**
MATH 285A: INTRODUCTION TO STOCHASTIC PROCESSES (SPRING 2003)
**

** Professor: **
Professor R. J. Williams, AP&M 6121.

** Time: ** M, W 4-5.20 p.m.

** Place: ** AP&M 6438.

** Office Hours: ** M, W 3-3.50 p.m, AP&M 6121.

**
DESCRIPTION: **
This one quarter course on stochastic processes is intended
to introduce beginning mathematics graduate students and graduate
students from other scientific and engineering disciplines to some
fundamental stochastic processes used in stochastic modeling. For the
mathematics students, this will provide valuable preparation and
motivation for the more advanced graduate probability sequence, Math
280ABC. For students from other disciplines, the course will provide
a theoretical basis for pursuing applied work involving
stochastic models.

** PREREQUISITES: ** Math 180A or
equivalent probability course or consent of
instructor.

** TENTATIVE COURSE TOPICS: **

Fundamental elements of stochastic processes.
Markov chains.
Hidden Markov models.
Martingales.
Brownian motion.

** TEXT: ** The following book will be used as a basic reference
and this will be complemented with other handouts (e.g., on
hidden Markov models) throughout the course.

G. F. Lawler, Introduction to Stochastic Processes, Chapman and Hall, New York.

The book by Karlin and Taylor, listed below, is also a good fundamental
reference, with many examples.
** REFERENCES: **

* General Stochastic Processes and Markov Processes: *

S. Karlin and H. M. Taylor, A First Course in Stochastic Processes,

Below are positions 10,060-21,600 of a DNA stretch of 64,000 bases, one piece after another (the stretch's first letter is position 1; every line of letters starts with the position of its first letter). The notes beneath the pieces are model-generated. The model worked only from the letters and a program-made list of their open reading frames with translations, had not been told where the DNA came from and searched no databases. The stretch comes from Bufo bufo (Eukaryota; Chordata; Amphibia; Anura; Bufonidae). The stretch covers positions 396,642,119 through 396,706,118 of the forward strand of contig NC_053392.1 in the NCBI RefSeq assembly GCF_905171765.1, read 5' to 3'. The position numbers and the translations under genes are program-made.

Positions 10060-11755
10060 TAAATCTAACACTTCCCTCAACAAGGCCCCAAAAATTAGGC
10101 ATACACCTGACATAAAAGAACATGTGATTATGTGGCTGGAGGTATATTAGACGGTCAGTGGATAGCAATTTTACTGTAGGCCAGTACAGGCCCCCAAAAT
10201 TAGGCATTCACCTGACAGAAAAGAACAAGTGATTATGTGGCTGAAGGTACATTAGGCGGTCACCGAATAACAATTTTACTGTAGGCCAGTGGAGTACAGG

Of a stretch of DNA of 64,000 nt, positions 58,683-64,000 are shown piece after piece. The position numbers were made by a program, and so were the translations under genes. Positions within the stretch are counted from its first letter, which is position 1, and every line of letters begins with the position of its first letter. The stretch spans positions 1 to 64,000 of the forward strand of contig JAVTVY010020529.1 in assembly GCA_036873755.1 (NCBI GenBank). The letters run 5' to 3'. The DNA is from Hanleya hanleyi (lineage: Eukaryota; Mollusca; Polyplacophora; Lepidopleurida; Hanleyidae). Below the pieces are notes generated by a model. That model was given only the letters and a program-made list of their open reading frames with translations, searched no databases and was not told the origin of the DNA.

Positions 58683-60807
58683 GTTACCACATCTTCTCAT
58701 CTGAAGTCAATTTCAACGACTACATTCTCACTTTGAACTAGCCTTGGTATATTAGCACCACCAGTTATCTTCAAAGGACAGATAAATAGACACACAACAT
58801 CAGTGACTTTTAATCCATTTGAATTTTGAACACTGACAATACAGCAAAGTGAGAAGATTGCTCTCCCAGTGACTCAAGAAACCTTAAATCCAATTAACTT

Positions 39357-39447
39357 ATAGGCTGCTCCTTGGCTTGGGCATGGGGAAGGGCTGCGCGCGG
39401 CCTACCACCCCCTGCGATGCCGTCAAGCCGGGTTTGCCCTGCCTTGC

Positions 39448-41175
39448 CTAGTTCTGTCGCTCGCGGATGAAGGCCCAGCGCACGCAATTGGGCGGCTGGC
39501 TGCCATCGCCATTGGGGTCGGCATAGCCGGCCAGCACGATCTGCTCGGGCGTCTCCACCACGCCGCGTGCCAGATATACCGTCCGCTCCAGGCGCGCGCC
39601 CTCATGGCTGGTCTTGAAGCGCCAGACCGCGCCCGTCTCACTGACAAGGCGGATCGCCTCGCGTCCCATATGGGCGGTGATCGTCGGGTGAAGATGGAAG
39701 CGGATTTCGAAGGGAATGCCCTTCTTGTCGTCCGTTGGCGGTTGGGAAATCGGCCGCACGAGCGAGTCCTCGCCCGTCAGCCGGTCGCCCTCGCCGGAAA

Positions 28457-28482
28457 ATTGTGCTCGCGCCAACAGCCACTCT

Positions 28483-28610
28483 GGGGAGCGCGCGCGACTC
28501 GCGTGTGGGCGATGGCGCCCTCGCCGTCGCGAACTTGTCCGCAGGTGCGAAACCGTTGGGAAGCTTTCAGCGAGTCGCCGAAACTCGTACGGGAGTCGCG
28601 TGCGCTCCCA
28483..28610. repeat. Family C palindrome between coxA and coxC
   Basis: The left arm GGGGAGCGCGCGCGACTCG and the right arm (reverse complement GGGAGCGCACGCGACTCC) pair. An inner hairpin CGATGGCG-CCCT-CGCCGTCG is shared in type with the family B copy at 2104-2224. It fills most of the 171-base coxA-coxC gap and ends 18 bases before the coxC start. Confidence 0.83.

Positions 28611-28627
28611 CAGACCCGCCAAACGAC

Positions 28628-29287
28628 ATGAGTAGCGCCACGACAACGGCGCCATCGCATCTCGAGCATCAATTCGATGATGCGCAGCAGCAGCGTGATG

Academic Press.
J. Norris, Markov Chains, Cambridge University Press,
1997.

* Hidden Markov Models: *

P. Clote and R. Backofen, Computational Molecular Biology, An Introduction, Wiley, 2000; Chapter 5.
L. Rabiner and B.-H. Juang, Fundamentals of Speech Recognition, Prentice Hall, 1993; Chapter 6.

Iain L. MacDonald and Walter Zucchini, Hidden Markov and other Models
for Discrete-valued Time Series, Chapman and Hall/CRC Press, 1997.

* Hidden Markov Models -- more advanced text: *
R. J. Elliott, L. Aggoun, and J. B. Moore, Hidden Markov Models: Estimation
and Control, Springer-Verlag, 1995.

* Brownian Motion: *

K. L. Chung, Green, Brown and Probability, World Scientific, 1995.

* Gaussian Processes: *

R. J. Adler, An Introduction to Continuity, Extrema and Related
Topics for General Gaussian Processes, IMS Lecture Notes--Monograph
Series, Vol. 12, 1990.
S. M. Berman,
Sojourns and Extremes of Stochastic Processes,
Wadsworth & Brooks/Cole Advanced Books & Software, Pacific Grove, CA, 1992.

* Markov Chain Monte Carlo Simulation Methods: *
C. Robert
and G. Casella, Monte Carlo Statistical Methods, Springer, 1999.
C. Robert, Discretization and MCMC Convergence, Lecture Notes 135,
Springer, 1998.

* Markov Decision Processes *
M. L. Puterman, Markov Decision Processes, Wiley, 1994.

E. Altman, Constrained Markov Decision Processes, Chapman and Hall, CRC Press, 1999.

* Fitting Stochastic Models to Data: *

E. A. Thompson, Statistical Inference from Genetic Data on Pedigrees,
NSF-CBMS Regional Conference Series in Probability and Statistics, Vol. 6,
Institute of Mathematical Statistics, 2000.

B. J. T. Morgan, Applied Stochastic Modelling, Arnold Publishing, London, 2000.

* Selected Applications of Stochastic Modeling: *

P. Baldi and S. Brunak, Bioinformatics: The Machine
Learning Approach, MIT Press, Second Edition, 2001.
R. Durbin, S. Eddy, A. Krogh, and G. Mitchison, Biological Sequence
Analysis, Cambridge University Press, 1998.
M. S. Waterman, Introduction to Computational Biology, Chapman and Hall/CRC Press, 1995.
G. Winkler, Image Analysis, Random Fields, and Dynamic Monte Carlo Methods, Springer, 1995.
** SOFTWARE **

Hidden Markov Model Matlab Toolbox (GNU software)
** USEFUL INFORMATIONAL LINKS **

Web sources on hidden Markov models (under
construction)
Web sources on bioinformatics (under construction)
Brownian motion: a description of aspects of this process
and
some of its applications
(provided
by Y.K.Lee and Kelvin Hoon)

** Contact information: ** If you are interested in this course,
please send email to williams@math.ucsd.edu stating your background in
probability, your department
and any questions you might have.